In her novel “only gossip prospers” writer Lorraine Tosiello suggests that Ladislas was blackmailing Louisa. Based to Louisa´s journal Ladislas had a family in 1873. Louisa supported many orphan organizations it is easy to imagine that she wanted to support his children.
In one of her letters to Louisa, May Alcott writes that Ladislas “never acknowledges his debt”.
Were they talking about the 400 dollars and if not that would mean that they had given him more money which he hadn´t paid back?
I once read that when May Alcott was living in Paris, she would sometimes get really frustrated by the Little Women fans who came to distract her and ask if there was a real-life Laurie. I used to think that May´s frustration was caused by the fact that Amy was already in the 19th century a character who divided opinions but in retrospective what if May was annoyed because she knew that the main model for the real-life Laurie was far from the book Laurie.
In her letters to Laddie and Alf Whitman who was another real-life Laurie (and he and May were very close friends) Louisa wrote that she wanted to capture the “nature of boyhood” into Laurie´s character.
It seems that Ladislas never lived up to Louisa´s expectations like Laurie never lived up to Jo´s.
In Little Women in one moment Laurie is thinking how fortunate he is having four sisters always on his side and showing good example. Then he thinks about going to gamble and that Meg and Jo would be disappointed with him, and then he thinks that no matter what he does, girls always forgive him
and he goes to gamble.
(Similar narrative is repeated in Jo´s boys when Nat is in Germany and tries to over come similar temptations).
Another thing that has also raised eyebrows was Ladislas quick recovery from tuberculosis. Was he faking it all along? Was he traveling around Europe targeting wealthy women? first Miss Weld and then Louisa, after she had become a multi-millionaire. Did he used Louisa´s sympathies for his supposed illness for his own advances. In Rose in Bloom, Alcott novel that appeared 10 years later after Little Women, Charlie who is another literal re-carnation of Ladislas, wants to marry Rose, not because of love, but because she is about inherit lots of money. Why was Ladislas in Anna Weld´s pension in the first place? who had invited him? Did he lured Miss Weld to invite him?
Ladislas called Louisa his "Little Mama". There are elements in this relationship that sound more parental than romantic, which is the case in Little Women as well, even though the book Laurie is few months older than Jo. For Jo he always remains as a boy and when he wants a relationship with her, it is not because he loves Jo but to escape his own demons, which he has refused to face.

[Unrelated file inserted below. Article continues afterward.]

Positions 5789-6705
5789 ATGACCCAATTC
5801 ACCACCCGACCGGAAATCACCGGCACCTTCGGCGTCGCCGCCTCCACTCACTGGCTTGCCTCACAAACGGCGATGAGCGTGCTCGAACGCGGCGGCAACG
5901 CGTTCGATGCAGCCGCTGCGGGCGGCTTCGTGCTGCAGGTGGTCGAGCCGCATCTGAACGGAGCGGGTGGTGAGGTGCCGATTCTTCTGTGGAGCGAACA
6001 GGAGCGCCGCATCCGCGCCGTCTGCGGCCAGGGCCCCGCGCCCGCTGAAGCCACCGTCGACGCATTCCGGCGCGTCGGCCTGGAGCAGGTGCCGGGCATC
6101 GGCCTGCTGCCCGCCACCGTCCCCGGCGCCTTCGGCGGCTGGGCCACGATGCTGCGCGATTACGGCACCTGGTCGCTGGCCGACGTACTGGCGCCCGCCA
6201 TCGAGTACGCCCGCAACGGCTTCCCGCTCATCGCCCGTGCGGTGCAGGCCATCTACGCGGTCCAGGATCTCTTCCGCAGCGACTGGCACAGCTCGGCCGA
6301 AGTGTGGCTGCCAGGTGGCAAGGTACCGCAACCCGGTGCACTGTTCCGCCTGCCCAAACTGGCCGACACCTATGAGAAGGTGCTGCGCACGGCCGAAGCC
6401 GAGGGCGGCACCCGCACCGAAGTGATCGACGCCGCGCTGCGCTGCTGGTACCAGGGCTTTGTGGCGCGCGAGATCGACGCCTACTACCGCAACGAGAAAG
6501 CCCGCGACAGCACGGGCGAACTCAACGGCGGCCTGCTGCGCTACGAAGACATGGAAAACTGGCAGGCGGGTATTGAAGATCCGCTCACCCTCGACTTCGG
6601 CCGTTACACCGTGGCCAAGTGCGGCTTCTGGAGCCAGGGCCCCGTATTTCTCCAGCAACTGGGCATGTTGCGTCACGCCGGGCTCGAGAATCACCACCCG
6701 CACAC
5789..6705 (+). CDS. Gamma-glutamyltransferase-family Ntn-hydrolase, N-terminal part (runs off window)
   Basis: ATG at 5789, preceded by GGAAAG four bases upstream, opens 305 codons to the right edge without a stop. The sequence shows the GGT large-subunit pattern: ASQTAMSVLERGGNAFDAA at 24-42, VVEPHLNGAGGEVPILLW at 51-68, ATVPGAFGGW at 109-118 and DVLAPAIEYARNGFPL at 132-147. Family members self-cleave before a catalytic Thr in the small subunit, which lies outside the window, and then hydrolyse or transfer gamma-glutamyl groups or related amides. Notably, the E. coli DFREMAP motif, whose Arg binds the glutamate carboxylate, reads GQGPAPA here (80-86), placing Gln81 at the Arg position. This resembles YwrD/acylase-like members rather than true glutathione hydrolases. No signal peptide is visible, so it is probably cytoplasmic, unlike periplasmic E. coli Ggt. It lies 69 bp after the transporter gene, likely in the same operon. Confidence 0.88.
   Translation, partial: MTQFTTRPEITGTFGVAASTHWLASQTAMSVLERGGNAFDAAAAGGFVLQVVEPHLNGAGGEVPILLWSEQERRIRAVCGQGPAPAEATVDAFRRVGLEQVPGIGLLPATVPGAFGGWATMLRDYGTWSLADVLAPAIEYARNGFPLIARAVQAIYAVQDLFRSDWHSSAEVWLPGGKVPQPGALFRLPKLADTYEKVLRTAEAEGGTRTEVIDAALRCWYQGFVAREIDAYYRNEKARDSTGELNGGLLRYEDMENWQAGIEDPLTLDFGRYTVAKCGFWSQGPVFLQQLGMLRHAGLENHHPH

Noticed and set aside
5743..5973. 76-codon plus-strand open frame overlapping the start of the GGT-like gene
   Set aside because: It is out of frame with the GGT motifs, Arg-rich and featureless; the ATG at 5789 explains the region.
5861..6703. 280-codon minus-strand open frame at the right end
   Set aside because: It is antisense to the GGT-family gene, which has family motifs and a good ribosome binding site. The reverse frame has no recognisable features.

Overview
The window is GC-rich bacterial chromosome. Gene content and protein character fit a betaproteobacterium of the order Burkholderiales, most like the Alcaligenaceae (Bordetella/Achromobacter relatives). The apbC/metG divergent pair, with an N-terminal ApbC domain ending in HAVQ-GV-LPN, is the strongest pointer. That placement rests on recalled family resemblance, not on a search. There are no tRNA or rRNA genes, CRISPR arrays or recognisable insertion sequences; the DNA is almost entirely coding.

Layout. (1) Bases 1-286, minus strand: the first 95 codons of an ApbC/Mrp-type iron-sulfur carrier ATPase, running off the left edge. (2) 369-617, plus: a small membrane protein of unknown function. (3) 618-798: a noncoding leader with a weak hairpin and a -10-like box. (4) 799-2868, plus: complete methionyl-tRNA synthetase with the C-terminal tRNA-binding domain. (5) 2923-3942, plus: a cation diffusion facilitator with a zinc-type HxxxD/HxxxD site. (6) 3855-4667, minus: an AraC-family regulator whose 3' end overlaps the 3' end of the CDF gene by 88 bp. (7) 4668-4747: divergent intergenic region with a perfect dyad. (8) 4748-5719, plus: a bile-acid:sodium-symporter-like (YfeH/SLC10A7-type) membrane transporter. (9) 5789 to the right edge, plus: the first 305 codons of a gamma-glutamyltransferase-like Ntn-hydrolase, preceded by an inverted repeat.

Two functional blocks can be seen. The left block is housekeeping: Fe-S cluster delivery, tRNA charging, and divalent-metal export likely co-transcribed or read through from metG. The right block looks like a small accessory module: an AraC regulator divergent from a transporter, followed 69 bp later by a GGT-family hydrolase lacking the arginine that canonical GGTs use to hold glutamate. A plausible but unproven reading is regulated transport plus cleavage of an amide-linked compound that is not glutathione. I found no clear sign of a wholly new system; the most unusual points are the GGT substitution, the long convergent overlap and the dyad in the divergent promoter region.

A year after the publishing of Little Women, Louisa wrote an essay called "Happy women" where she writes:
"If love comes as it should come accept it in god´s name, If it does not come reject the shadow of it in God´s name for it can never satisfy the hungry heart"
Ladislas had took advantage of Louisa´s loneliness, and she was the one who had to pay the price. Letters to May reveal Laurie who was not who he said he was, and yet for the public Louisa could never tell the truth. When a woman gets played by a conman, there is lots of shame that comes with it.
Louisa wrote Jo to be an idealized version of herself, and Jo has elements from many women who Louisa admired. In some ways Louisa is also Laurie. She had similar way to vent her emotions like Laurie does in the book, but Louisa´s Laurie grows, becomes an efficient member of society and even asks Jo to forgive him the way he behaved.
If Ladislas Wisniewski was a conman (and I am starting to believe that he was). His scam has been successful and has lasted over a century... and it´s still going.
Harassment is a common theme is LMA´s novels. Often the harasser dies and in their death bed asks the protagonist to forgive them or in Laurie´s case they actually begin to question their own behavior. That Little Women adaptations from 1917 to 2019, never include this and how uncomfortable his behavior is for Jo, truly is The Laurie problem and Louisa´s views on what a healthy relationship is is always relevant.
Wedding Marches by Daniel Shealy
Louisa May Alcott, Woman behind Little Women by Harriet Reisen
Only Gossip Prospers (historical context) by Lorraine Tosiello
Louisa May Alcott, life, letters and journals by Edna Cheney
(Check out the story of the real life Fritz as well)
You can get English subtitles from the low-left corner of the video.
Approximately a quarter of Finnish woods are spruce forest. The tallest spruce can be found from the national part of Vesijako and it is 45 meters tall. Finnish word for spruce, kuusi is a proto-finno ugric word. Pines in Finnish folklore are connected to the sun and day, where as spruces are connected to the moon and night. Perhaps the name has something to do with the Finnish word for the moon, kuu.
A young spruce can only grow in the shadow of the older spruces and it binds the sunlight better than any other tree. In Finnish folkore spruce is the tree of shadows and cool shade. Spruce was used to make musical instruments like kantele (Finnish traditional harp) and bells for the cows to wear. Travelers and hunters would sleep under the spruce in their journeys.
Spruces that had unusual shape were considered to be sacred trees of Tapio, the god of forest and hunt. Spruce tree that grew wide, was called Tapion kämmen, Tapio´s paw and the huntsman had to eat the first gain from the paw and leave some rabbit flesh and a goblet of vodka as a sacrifice for the god.